Journey to the center of the Earth
The capricious volcanic geography of the island of Tenerife gives rise to innumerable geological formations of all kinds among which stand out, how not?, the multiple volcanic cones of the island but also the large number of caves and subterranean volcanic tubes distributed throughout the Island geography.
Usually these volcanic tubes remain hidden and unexplored by the common residents of the island; but luckily enough and thanks to the work carried out by the Island Council (Cabildo) and other institutions, the most brilliant of them all, the one that happens to be the fifth longest cave in the planet, the longest cave in Europe, The Cave of the Wind (Cueva del Viento) in Icod de los Vinos, is in a part of its more than 14km of known subterranean cavities, open to the public.
Thus, as Jules Verne predicted in 1864 in his famous novel Journey to the Center of the Earth, walking through the sinuous nooks and crannies of this great prodigy of nature generates a new and indescribable sensation. All in an Indian row, equipped with a helmet and luminaire, residents and tourists follow the guide and its explanation of this still partially explored prodigy formed more than 27,000 years ago by lavas from Pico Viejo, the second highest volcano on the island of Tenerife with its 3135 meters of height.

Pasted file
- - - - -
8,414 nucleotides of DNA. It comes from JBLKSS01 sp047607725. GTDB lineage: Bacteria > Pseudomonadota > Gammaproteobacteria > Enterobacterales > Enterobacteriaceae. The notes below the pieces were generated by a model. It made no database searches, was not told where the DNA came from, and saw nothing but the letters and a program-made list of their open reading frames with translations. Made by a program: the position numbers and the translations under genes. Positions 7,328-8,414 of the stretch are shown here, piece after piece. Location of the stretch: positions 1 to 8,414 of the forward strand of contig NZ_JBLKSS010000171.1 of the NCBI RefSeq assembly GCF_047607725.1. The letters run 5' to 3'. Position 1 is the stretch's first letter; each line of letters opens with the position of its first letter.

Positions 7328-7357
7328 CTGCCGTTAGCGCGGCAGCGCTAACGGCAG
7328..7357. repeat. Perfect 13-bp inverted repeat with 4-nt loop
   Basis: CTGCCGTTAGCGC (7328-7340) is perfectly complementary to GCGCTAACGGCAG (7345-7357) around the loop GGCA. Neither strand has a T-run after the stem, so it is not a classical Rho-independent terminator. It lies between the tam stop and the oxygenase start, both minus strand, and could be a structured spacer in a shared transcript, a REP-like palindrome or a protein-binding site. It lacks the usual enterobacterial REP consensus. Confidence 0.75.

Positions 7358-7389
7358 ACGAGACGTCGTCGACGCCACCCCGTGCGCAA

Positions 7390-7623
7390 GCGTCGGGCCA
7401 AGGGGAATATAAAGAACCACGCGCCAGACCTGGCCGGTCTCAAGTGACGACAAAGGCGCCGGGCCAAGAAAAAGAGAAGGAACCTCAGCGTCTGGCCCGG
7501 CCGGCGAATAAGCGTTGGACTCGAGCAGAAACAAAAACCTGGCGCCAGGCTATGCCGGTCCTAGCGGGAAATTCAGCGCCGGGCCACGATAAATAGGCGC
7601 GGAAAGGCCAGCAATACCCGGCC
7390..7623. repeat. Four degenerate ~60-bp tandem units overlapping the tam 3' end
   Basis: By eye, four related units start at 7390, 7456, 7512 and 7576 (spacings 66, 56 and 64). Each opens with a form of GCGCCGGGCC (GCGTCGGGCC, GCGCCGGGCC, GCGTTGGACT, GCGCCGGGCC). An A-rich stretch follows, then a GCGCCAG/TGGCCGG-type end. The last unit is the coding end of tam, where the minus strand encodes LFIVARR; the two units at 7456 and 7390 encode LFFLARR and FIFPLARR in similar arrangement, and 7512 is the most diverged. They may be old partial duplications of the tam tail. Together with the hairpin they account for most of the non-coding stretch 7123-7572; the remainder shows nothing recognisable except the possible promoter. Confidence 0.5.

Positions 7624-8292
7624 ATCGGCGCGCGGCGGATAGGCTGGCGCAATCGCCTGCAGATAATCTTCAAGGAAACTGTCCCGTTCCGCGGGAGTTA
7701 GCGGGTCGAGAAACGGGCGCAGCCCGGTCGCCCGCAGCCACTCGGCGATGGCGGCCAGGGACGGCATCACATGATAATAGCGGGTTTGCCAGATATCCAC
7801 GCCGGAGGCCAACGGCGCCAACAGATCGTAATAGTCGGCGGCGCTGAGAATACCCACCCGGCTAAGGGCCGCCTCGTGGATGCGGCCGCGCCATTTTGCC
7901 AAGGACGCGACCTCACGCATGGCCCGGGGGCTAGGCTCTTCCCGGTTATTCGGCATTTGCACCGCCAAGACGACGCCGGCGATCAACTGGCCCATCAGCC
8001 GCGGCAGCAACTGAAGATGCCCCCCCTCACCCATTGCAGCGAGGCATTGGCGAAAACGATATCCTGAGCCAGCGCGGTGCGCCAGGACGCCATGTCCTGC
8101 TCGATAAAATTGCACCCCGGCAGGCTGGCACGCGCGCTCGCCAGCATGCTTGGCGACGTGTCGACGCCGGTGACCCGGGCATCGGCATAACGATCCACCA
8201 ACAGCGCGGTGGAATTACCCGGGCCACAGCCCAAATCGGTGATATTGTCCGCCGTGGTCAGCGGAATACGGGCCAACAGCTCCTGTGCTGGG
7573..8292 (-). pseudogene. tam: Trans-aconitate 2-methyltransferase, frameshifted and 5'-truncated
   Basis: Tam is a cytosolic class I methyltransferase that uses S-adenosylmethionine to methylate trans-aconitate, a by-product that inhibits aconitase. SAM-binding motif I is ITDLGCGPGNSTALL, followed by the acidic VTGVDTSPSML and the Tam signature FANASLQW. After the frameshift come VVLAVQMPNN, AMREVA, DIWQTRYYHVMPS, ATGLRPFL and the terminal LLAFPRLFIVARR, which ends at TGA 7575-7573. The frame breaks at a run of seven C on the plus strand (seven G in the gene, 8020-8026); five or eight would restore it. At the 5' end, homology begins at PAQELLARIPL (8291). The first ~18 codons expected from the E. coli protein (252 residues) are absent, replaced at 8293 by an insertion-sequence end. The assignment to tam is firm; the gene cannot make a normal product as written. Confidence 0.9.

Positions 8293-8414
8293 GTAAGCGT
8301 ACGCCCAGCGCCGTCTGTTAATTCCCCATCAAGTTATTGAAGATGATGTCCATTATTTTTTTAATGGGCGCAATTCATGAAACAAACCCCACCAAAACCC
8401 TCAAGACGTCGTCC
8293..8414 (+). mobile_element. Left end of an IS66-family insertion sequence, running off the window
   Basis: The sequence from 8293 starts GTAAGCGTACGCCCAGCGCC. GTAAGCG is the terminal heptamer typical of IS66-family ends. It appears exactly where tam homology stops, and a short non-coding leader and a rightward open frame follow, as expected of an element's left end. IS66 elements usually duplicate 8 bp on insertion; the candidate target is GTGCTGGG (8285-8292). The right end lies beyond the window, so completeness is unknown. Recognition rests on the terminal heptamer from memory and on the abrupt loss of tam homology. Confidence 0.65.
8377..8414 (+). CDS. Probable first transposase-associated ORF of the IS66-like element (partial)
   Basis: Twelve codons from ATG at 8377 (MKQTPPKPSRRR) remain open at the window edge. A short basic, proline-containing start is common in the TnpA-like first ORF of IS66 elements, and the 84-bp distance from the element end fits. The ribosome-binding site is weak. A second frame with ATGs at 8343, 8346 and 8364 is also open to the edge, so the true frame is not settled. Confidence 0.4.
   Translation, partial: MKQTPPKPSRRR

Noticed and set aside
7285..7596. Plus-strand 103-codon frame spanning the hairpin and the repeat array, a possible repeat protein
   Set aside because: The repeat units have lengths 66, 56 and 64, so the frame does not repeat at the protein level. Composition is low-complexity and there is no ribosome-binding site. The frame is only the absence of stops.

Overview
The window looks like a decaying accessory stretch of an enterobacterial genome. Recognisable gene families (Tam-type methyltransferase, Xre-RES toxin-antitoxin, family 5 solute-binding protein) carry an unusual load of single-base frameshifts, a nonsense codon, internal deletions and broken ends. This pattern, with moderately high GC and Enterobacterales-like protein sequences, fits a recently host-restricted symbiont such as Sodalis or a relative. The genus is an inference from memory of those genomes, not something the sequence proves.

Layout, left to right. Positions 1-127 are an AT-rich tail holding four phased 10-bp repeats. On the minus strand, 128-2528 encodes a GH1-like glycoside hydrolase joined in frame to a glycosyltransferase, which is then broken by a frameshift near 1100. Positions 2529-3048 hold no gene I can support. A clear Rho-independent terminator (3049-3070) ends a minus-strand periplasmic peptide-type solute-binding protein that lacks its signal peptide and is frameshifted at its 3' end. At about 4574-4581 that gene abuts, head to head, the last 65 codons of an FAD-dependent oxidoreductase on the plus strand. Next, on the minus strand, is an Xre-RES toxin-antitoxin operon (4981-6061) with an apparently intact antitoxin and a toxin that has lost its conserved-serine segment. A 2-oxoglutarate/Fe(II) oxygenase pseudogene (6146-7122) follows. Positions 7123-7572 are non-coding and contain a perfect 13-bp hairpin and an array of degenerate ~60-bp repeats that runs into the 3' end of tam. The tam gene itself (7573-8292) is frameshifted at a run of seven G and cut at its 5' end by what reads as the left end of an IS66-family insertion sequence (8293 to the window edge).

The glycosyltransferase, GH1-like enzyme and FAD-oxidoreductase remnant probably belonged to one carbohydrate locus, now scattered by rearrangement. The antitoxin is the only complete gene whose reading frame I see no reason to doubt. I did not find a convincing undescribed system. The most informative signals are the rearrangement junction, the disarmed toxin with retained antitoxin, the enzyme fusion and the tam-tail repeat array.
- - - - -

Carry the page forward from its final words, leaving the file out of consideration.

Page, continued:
The guides give meaning and response to the different textures and colors of the lavas that make up the walls and floors of the cave. In addition, they reveal in turn the singularity of the three floors or levels on which it develops.
La Cueva del Viento in Tenerife, unless otherwise advised due to emergency measures, is open every day of the year, except on the 24th, 25th and 31st of December and 1st and 6th of January.
The small admission price is worth the extraordinary experience of exploring the mysterious entrails of the Earth in what is a comfortable excursion accessible to almost everyone and available in English, German, French and Spanish
Images: Alfredo Laínez Concepción